DCHHS reminds residents to take precautions against West Nile Virus
Dallas County Health and Human Services (DCHHS) is reminding residents to take precautions against West Nile Virus (WNV) this 2021 season. WNV is a mosquito-borne disease spread to people by an infected mosquito bite. It was first reported in the US in 1999 and arrived in Dallas County in 2002. Dallas County saw its’ most severe WNV years in 2012, 2016, and 2020. In 2020, Dallas County reported a significant increase in WNV disease prevalence, with 20 human cases and 498 positive mosquito tests.
“Even though we still need to be concentrating on how to live safely with COVID-19, we cannot forget about West Nile Virus. As the summer heats up and more people are getting outside, remember the four D’s: Dress, Drain, Dusk to Dawn, and DEET,” said Dr. Philip Huang, Director of DCHHS.
Residents should use the 4D’s to reduce exposure to mosquitoes:
- DEET all day, every day: Whenever outside, use insect repellents that have the active ingredient DEET or other EPA-registered repellents and always follow label instructions.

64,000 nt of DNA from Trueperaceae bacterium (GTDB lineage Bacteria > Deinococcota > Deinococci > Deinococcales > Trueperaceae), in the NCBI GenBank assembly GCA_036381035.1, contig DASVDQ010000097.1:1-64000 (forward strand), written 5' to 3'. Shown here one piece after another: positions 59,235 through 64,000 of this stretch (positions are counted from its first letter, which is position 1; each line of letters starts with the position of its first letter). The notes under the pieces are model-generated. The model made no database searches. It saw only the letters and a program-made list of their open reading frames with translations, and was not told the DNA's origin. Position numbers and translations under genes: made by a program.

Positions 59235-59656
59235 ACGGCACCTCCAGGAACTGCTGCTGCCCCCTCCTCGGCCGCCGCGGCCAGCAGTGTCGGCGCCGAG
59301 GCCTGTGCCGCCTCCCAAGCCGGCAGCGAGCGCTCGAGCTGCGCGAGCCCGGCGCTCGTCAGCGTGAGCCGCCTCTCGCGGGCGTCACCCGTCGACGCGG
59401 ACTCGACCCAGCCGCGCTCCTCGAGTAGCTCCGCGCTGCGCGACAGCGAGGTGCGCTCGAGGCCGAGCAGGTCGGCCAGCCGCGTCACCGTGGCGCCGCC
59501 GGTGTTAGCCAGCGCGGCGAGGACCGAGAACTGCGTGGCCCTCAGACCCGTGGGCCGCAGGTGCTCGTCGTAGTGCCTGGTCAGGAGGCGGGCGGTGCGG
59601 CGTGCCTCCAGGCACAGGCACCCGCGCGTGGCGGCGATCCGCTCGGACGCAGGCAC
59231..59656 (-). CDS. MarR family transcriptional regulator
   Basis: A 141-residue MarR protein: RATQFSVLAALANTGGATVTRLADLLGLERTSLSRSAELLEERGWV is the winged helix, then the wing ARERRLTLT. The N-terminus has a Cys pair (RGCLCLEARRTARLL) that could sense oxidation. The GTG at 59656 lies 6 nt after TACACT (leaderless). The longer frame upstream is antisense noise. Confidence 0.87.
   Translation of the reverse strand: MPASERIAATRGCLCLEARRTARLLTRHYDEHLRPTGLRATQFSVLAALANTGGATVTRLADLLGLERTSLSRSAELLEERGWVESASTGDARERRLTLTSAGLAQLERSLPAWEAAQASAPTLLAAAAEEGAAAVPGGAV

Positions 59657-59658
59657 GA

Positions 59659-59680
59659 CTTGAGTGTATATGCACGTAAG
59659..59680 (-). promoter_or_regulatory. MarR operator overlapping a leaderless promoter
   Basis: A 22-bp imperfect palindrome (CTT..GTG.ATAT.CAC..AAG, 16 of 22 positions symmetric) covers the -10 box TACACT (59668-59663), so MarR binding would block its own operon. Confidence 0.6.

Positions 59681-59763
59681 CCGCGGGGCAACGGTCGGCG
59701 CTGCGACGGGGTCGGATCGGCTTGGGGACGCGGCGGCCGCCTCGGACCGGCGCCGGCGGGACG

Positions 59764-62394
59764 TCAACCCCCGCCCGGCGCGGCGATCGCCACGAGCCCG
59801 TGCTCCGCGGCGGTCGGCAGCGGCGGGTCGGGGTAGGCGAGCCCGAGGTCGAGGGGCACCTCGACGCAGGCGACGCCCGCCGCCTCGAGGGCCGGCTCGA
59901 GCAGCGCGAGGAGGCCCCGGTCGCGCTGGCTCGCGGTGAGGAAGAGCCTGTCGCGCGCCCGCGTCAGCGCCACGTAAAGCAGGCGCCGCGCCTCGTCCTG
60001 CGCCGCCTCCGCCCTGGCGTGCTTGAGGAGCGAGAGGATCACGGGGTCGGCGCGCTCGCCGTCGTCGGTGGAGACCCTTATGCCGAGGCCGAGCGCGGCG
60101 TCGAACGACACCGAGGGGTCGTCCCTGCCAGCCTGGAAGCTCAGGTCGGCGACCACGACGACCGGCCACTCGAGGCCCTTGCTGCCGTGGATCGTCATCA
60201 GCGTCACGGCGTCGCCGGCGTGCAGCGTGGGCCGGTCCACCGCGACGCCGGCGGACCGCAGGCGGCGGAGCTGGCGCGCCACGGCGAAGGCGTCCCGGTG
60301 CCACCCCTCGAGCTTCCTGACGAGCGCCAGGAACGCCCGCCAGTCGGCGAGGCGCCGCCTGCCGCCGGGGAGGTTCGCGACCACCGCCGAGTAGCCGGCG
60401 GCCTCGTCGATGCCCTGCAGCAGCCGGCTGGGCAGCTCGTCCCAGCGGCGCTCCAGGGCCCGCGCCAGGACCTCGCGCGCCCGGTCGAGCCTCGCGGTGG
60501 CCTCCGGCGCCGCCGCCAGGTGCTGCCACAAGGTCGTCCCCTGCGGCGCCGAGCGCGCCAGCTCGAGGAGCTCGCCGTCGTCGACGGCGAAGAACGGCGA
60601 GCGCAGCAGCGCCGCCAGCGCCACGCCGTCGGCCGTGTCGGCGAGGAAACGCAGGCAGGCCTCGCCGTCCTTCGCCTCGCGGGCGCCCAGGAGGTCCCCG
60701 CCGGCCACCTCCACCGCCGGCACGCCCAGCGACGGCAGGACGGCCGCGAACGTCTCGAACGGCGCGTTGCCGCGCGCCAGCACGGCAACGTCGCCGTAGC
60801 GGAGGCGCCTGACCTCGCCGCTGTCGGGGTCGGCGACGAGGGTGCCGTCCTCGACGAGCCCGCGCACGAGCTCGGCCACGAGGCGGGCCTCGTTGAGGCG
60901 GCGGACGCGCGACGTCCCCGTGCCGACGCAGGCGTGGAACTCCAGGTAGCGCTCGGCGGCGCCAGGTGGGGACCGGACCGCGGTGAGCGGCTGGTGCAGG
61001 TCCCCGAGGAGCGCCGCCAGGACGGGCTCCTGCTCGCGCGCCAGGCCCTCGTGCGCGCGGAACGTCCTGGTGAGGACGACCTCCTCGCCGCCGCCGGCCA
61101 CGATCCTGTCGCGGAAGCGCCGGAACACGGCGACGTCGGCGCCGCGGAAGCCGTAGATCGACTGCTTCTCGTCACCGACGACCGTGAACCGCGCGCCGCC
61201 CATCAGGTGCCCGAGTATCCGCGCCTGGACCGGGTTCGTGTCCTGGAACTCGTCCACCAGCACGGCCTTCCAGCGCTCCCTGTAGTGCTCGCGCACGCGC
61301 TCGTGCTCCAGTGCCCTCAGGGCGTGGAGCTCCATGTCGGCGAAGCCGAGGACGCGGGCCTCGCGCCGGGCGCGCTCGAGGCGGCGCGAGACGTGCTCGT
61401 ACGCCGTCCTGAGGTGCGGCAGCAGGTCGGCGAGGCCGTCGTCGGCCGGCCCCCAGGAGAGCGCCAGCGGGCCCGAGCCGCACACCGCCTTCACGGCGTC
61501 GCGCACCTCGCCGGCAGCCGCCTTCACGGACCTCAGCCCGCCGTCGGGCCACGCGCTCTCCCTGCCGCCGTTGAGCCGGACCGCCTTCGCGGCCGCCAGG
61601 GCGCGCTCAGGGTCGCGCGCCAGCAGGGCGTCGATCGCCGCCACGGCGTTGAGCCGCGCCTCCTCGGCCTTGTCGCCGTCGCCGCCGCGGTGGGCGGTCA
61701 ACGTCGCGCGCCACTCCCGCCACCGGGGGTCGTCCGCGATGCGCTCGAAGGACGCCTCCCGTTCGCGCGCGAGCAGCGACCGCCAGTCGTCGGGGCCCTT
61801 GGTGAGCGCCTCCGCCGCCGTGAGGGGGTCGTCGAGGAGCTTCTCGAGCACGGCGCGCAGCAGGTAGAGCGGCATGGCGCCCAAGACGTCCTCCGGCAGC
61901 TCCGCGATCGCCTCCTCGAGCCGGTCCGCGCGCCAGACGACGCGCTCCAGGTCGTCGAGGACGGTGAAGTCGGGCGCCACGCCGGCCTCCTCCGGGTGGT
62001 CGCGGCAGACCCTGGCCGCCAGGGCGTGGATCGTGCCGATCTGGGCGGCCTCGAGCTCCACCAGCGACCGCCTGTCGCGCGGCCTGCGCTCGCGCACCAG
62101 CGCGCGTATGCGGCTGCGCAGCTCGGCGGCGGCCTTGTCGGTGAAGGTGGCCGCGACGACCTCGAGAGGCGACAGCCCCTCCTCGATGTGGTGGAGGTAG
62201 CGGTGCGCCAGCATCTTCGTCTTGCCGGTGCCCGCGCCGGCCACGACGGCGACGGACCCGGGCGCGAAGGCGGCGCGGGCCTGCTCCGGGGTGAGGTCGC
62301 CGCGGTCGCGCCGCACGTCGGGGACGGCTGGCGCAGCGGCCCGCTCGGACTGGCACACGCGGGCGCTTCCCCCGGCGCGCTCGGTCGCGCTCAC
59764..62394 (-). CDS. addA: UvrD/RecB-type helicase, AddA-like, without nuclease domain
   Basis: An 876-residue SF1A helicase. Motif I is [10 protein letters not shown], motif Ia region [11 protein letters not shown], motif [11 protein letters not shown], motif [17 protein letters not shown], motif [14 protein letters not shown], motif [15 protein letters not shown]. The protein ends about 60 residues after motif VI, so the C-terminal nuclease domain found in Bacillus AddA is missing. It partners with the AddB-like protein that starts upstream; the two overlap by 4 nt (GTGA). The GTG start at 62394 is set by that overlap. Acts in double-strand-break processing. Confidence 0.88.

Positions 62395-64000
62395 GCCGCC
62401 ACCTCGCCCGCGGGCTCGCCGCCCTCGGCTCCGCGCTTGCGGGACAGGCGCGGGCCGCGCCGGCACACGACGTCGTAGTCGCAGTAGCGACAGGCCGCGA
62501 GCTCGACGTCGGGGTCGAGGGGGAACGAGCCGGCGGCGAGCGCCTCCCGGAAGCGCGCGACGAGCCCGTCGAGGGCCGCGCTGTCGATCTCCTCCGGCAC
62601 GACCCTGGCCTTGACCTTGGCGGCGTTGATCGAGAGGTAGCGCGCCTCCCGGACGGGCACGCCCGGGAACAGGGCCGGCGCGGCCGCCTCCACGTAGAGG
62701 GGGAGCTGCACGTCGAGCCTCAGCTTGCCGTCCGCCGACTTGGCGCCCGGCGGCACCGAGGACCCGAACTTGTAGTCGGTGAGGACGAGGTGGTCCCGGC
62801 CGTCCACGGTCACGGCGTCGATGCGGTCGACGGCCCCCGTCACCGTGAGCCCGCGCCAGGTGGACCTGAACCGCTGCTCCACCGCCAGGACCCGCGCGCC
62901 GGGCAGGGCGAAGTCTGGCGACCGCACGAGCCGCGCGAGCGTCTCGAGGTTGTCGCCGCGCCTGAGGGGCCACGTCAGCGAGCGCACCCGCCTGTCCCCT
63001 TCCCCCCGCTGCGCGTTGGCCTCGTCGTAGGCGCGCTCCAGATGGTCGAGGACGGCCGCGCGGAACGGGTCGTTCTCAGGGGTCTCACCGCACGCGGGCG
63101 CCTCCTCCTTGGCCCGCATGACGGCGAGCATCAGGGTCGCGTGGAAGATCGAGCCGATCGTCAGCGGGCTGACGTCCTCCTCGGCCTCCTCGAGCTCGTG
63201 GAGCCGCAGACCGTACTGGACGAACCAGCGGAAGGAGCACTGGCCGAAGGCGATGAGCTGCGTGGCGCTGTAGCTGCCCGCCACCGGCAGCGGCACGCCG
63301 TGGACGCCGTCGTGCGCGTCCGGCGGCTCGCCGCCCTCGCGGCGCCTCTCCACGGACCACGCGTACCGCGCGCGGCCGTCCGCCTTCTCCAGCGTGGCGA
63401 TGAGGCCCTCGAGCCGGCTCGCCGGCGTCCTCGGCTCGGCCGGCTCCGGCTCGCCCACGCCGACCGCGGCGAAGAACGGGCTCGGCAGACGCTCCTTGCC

- Dress: Wear long, loose, and light-colored clothing outside.
- Drain: Drain or treat all standing water in and around your home or workplace where mosquitoes could lay eggs.
- Dusk to Dawn: Limit outdoor activities from dusk to dawn, when the WNV mosquitoes are most active.
Per the CDC: “Many mosquitoes are most active from dusk to dawn. Be sure to use insect repellent and wear long sleeves and pants at these times or consider staying indoors during these hours.”
DCHHS encourages residents in affected areas to be a part of the solution by eliminating insect breeding areas and larvae before they develop into adult, flying mosquitoes. Standing water can be treated with EPA-approved larvicides that are available for retail purchase.
Larvicides are products used to kill immature mosquitoes before they become adults. Larvicides are applied directly to water sources that hold mosquito eggs, larvae or pupae. When used consistently, larvicides can help reduce the overall mosquito burden by limiting the number of mosquitoes that are produced, according to the Centers for Disease Control and Prevention (CDC).